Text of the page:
While both of the above sites (Pro Wrestling Sheet and Wrestling Observer) reprinted statements from the accused without contacting the victim, Jerome Cusson at PWPonderings did, and this compelling interview was the result. Would it have been hard, via direct message, email, or anything else to talk to Malone about what she has been saying? No. Not at all. In fact, it was the journalistic responsibility of anyone covering the story to do so.
Where are we now? How can wrestling media, and the professional wrestling community in general, be better? I have some incomplete thoughts on this.
First and foremost, believe the accusers. Coming forward with any kind of accusation against those in power is difficult. It often has negative consequences, ranging from online threats to much worse. No one is coming forward hoping to profit. No one profits from accusations of sexual misconduct. The idea that there is some billion dollar lawsuit around the corner for any person telling the story of their abuse is absurd. And before I’m asked, no one is demanding reporters not do the journalistic work of asking questions and finding out more information. Ask questions of all sides and present them. Don’t just reprint one side of the story without offering additional context.
For fans, understand that it could be a person you admire being accused. Believe the accuser. Over the weekend accusations about Aziz Ansari surfaced. If you’ve read my writing over the last couple years, I’ve heaped praise and admiration upon Ansari’s body of work. It sucks to find out someone you admire has been accused of sexual misconduct. I think many lean into denials because it’s easier. We need to deal with the dissonance of admiring someone’s work and knowing they’ve done bad things. When it’s potentially your favorite wrestler being accused, please do the same.
Support women in wrestling media. This space cannot change without getting more diverse. We need more women. We need more non-binary writers. We need more than just straight white males contributing to wrestling media. Tell your favorite website to seek out and hire women. Amplify women’s voices by seeking out awesome women who write about wrestling and linking to their work! If you’re a woman reading this wanting to write about wrestling, start a wrestling website or blog! You can always submit a writing sample unsolicited to your favorite wrestling media outlet as well. This will lead to this space being a safer place for those needing one within the wrestling community.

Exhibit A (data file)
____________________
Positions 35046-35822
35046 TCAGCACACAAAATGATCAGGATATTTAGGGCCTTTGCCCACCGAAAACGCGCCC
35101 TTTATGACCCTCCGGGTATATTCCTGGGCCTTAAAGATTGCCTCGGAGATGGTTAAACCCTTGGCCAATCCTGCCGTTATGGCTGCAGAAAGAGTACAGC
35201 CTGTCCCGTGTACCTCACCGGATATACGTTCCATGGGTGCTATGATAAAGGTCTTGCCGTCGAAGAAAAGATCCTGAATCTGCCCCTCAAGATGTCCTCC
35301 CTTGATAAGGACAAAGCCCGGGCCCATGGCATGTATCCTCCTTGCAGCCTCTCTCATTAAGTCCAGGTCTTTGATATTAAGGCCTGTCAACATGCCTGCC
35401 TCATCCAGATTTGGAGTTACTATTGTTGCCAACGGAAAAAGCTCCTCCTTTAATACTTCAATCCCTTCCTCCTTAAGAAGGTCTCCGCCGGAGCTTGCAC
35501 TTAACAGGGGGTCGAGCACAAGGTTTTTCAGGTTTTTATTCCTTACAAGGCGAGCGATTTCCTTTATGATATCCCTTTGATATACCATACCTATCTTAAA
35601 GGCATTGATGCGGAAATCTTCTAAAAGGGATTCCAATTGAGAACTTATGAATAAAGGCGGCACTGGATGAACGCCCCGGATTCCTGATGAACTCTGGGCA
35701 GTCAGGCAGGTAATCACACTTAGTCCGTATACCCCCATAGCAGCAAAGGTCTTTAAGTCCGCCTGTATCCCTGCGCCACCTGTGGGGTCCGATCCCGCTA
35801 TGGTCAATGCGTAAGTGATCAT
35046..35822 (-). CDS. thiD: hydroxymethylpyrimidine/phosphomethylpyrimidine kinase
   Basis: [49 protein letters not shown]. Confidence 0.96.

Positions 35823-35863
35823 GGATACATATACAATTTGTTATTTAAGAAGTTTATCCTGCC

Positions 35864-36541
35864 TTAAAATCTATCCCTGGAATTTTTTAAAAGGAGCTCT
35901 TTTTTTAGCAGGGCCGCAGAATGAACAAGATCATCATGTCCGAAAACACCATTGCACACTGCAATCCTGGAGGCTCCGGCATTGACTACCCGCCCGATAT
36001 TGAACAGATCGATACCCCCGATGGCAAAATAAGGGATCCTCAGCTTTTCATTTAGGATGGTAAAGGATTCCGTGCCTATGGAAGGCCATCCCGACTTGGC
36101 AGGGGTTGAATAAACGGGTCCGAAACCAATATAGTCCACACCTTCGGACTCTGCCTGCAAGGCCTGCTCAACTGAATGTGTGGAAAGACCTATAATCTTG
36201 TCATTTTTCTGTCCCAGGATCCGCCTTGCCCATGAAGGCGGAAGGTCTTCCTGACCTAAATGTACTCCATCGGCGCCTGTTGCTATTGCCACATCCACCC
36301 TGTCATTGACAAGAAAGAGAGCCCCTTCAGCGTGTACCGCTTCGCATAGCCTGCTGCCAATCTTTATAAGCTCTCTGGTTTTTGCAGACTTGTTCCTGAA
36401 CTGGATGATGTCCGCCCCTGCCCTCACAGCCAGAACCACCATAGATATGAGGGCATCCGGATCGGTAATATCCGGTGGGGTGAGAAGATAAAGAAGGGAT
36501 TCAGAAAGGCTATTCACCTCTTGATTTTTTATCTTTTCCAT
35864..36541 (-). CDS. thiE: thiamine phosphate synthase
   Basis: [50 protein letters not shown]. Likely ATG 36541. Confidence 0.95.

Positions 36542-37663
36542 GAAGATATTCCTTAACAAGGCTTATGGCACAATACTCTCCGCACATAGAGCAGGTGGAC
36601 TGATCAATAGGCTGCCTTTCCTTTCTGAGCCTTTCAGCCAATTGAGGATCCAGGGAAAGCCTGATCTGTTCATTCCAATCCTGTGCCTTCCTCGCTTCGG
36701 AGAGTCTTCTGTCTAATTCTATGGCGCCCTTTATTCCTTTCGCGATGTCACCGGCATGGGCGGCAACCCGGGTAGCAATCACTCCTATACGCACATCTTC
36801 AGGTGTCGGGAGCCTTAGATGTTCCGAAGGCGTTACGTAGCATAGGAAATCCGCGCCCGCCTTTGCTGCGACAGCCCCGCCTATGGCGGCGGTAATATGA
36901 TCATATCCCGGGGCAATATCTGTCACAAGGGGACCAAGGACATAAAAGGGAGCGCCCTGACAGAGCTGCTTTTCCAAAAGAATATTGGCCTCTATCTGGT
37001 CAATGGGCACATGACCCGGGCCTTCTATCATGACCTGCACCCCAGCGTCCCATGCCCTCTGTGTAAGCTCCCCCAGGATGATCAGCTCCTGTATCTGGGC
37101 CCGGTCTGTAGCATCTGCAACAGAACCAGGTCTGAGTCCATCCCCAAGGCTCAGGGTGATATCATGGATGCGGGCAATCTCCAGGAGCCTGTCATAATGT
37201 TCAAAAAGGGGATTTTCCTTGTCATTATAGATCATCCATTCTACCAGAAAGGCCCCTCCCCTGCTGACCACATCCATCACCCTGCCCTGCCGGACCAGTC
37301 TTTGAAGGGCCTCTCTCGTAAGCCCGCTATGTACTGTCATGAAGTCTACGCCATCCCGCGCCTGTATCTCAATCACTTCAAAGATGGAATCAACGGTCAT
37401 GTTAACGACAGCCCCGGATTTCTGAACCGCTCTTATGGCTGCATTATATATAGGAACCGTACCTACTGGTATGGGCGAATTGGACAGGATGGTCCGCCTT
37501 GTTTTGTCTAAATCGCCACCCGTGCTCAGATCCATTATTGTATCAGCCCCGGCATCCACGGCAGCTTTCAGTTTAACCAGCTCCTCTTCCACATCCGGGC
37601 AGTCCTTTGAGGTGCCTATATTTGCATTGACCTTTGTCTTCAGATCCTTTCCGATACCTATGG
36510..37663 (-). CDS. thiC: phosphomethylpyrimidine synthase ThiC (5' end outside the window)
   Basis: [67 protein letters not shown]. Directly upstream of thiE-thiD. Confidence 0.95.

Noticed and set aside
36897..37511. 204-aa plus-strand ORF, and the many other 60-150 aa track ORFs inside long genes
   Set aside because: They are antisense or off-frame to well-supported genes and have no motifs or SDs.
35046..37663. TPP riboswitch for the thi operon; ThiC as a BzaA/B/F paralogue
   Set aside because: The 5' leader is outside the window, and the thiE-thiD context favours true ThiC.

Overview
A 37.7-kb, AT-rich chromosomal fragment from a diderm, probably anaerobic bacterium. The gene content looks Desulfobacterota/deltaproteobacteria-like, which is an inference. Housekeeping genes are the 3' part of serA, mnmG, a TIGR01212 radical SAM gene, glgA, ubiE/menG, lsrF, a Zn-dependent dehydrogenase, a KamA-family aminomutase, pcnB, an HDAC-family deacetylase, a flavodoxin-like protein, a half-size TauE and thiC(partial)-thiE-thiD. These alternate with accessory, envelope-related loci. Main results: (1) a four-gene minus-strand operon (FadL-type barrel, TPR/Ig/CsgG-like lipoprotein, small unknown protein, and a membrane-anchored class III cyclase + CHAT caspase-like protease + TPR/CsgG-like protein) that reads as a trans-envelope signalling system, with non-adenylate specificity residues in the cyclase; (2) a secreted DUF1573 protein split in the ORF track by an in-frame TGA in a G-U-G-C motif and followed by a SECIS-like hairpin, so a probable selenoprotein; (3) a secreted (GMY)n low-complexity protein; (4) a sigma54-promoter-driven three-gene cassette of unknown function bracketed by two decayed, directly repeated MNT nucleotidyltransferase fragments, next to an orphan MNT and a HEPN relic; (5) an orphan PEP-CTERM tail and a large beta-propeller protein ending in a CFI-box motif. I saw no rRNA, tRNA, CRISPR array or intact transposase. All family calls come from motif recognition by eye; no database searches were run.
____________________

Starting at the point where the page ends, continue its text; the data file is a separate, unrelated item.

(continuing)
Understand that we already have and we will fail. As I mentioned above, wrestling media is based largely on access journalism and exists without the resources to do much more than pick up the phone and ask a question. There is no multi-million dollar investigative force coming to help out. Wrestling media is not equipped to handle this movement and it will fail at doing so. My hope is those in wrestling media will learn from this, add some badass women to our numbers along the way, and do better after each failure.
While wrestling media is not equipped for the #MeToo and #TimesUp movement, it is what those in wrestling, especially indie wrestling, have. Websites like this one, PWTorch, Pro Wrestling Sheet, PWInsider, Wrestling Observer, PWPonderings, SC Sirens, and any I’ve missed are what those in and around wrestling have. These are the places their stories can be heard and understood. We in wrestling media owe it to the victims of misconduct, harassment, and abuse to tell their stories.
In the last few months, it hasn’t just been celebrities and high profile men being taken down into the garbage fire of sexual predators. I’ve seen it happen to people in my personal life. Sarah Silverman, on her Hulu show, talked about this by saying: “This recent calling out of sexual assault has been a long time coming, it’s good. It’s like cutting out tumors — it’s messy and it’s complicated and it is gonna hurt, but it’s necessary and we’ll all be healthier for it. It sucks, and some of our heroes will be taken down and we will discover bad things about people we like, or in some cases, people we love.”
Author’s Note: Pro Wrestling Sheet did include a link to the text logs posted by Malone in their post about Jeff Cobb. This story originally did not reflect this fact and has been updated to do so.
Will Pruett writes about wrestling and popular culture at prowrestling.net. Of interest to him are diversity in wrestling and wrestling as a theatrical art form. To see his video series “What I Love About Professional Wrestling” subscribe to his YouTube channel. To contact, check him out on Twitter @wilpruett, leave a comment, or email him at firstname.lastname@example.org.